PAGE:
Wired fast charger

The PowerPort II PD (right) is smaller than Apple’s 61W USB-C Power Adapter. Photo: Sarah Kobos

This charger’s big advantage over the competition is the inclusion of a second port; this is the only wall charger we tested that has one. We measured the USB-A port at 12 watts on an iPad (the fastest Apple’s tablets can charge over USB-A), but Anker says it’ll put out up to 19.5 watts with supported devices, including any Quick Charge 3.0 smartphones such as the HTC One A9.

This charger looks and feels a lot like an Apple product. It’s mostly made of glossy white plastic, except for its gray face. It doesn’t feel chintzy or overly light like some third-party chargers do. We trust Anker due to years of positive experiences across a wide range of its products. Not only do the products work well, they’re generally inexpensive, and the 18-month, customer-friendly warranty protects you in case something goes wrong. Wirecutter staff and readers have reported it’s easy to get in touch with Anker if something goes wrong and not much of a hassle to get your product swapped as long as you have the right documentation. This specific model is also UL-certified, meaning the design has been tested by UL to be safe in normal use.

Wired fast charger

The USB-C wall chargers we tested. From top: Aukey PA-Y18, iClever PD30W, Anker PowerPort Speed PD 30, Anker PowerPort II PD. Photo: Sarah Kobos

Flaws but not dealbreakers

The PowerPort II PD is the largest USB PD charger we tested, measuring almost the same size as Apple’s 61W USB-C Power Adapter, making it less convenient for travel than smaller models. The fold-down wall prongs are parallel to the height of the charger, so the body might block other outlets, especially on certain power strips. We don’t think the PowerPort II PD’s charge indicator light is bright enough to be a problem for most people, but some of the editors at Wirecutter have a strong dislike for this type of status light in a dark room. If you share that dislike, you might need a sticker or piece of tape to cover it.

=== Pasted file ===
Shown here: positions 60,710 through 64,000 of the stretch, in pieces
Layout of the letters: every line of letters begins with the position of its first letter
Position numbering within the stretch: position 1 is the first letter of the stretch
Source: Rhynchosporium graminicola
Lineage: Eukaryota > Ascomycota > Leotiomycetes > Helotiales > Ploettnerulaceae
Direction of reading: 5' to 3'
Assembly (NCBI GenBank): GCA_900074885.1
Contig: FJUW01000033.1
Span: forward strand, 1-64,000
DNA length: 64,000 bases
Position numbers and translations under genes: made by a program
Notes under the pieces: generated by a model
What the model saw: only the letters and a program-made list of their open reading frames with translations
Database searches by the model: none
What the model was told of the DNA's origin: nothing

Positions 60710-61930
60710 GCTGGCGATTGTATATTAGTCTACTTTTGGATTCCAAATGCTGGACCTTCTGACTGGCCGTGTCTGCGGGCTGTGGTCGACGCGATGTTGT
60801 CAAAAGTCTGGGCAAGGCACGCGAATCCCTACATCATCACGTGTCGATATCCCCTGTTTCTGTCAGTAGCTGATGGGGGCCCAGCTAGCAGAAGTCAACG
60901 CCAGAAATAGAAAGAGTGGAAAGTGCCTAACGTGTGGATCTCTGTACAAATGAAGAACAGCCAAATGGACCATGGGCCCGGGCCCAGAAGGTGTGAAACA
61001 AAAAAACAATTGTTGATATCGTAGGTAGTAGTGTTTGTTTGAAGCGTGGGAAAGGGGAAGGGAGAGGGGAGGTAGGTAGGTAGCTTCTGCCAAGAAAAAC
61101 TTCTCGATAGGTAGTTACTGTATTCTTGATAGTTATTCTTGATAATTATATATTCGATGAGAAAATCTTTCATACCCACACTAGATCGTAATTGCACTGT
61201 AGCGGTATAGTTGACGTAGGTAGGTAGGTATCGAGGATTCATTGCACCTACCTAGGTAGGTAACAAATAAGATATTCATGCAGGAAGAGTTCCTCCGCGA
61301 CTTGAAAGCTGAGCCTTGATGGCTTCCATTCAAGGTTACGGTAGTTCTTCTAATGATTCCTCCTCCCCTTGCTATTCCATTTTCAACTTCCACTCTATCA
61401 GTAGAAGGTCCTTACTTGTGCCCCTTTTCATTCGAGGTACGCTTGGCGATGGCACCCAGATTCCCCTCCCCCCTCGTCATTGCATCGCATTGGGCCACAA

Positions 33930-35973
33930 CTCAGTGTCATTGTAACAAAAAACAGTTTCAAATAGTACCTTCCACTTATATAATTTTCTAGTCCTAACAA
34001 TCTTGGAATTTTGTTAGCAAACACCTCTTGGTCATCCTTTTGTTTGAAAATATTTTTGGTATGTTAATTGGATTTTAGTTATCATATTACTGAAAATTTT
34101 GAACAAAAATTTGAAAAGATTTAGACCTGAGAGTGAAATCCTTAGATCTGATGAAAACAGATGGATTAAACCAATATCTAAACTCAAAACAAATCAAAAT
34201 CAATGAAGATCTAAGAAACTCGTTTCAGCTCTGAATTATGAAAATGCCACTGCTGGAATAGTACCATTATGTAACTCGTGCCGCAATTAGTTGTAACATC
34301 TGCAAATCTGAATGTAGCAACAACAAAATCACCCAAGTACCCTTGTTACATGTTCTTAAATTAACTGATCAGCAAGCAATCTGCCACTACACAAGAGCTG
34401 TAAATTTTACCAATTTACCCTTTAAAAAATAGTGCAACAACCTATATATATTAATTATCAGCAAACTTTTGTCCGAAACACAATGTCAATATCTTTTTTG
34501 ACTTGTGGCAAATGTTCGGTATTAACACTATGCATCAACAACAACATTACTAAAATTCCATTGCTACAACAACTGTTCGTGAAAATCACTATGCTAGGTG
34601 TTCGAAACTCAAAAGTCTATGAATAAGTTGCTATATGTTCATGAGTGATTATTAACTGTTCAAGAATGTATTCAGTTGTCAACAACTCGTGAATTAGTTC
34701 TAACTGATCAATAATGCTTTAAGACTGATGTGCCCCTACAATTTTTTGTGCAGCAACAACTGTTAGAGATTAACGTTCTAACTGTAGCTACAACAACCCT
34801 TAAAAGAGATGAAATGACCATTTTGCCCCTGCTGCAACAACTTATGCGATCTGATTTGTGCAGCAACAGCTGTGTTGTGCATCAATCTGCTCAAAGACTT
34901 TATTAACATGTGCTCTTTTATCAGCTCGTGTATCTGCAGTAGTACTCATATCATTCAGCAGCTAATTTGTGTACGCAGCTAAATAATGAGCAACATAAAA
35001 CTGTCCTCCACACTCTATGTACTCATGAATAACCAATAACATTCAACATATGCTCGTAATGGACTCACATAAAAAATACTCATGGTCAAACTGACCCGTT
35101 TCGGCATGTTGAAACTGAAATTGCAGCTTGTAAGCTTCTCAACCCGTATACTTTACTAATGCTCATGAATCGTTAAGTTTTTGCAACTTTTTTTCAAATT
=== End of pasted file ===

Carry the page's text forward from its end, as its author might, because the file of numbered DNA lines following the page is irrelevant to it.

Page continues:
A smaller pick for just your phone: Aukey 18 W Power Delivery Wall Charger PA-Y18

Wired fast charger

Photo: Sarah Kobos

Aukey’s 18 W Power Delivery Wall Charger PA-Y18 is the model to choose if you’re only interested in charging a single device at top speeds and want the smallest device with which to do so. It charges as fast as any other USB-C charger, but the big difference is that it’s small enough to fit in the smallest pockets on a laptop bag or purse.

When it comes to charging performance, the PA-Y18 lives up to expectations. It matched every other charger we tested in terms of USB-C charging speed, bringing the depleted iPhone XR to 48 percent of capacity in half an hour compared to 17 percent from the Apple 5 W charger. It doesn’t have a second USB port, but we wouldn’t expect one in such a small body.

Wired fast charger

From left: Apple’s 5W USB Power Adapter, Aukey’s PA-Y18, Apple’s USB Power Adapter, and Apple’s 18W USB-C Power Adapter. Photo: Sarah Kobos

The PA-Y18 measures a little under an inch and a half in each dimension (about the same as the Apple 5-watt charger), with prongs that fold up when you’re not charging. All you’ll find on the face is a USB-C port and a logo; there’s no light to distract you. It feels like a solidly built charger that’s not going to fall apart during use.

Though Aukey doesn’t certify any of its products with UL or the USB-IF, the company has a long track record for quality phone accessories and offers a 24-month warranty on its chargers. Even though the company doesn’t offer customer service over the phone, we’ve found their online support to be responsive, generally replying with troubleshooting or exchange instructions within a day.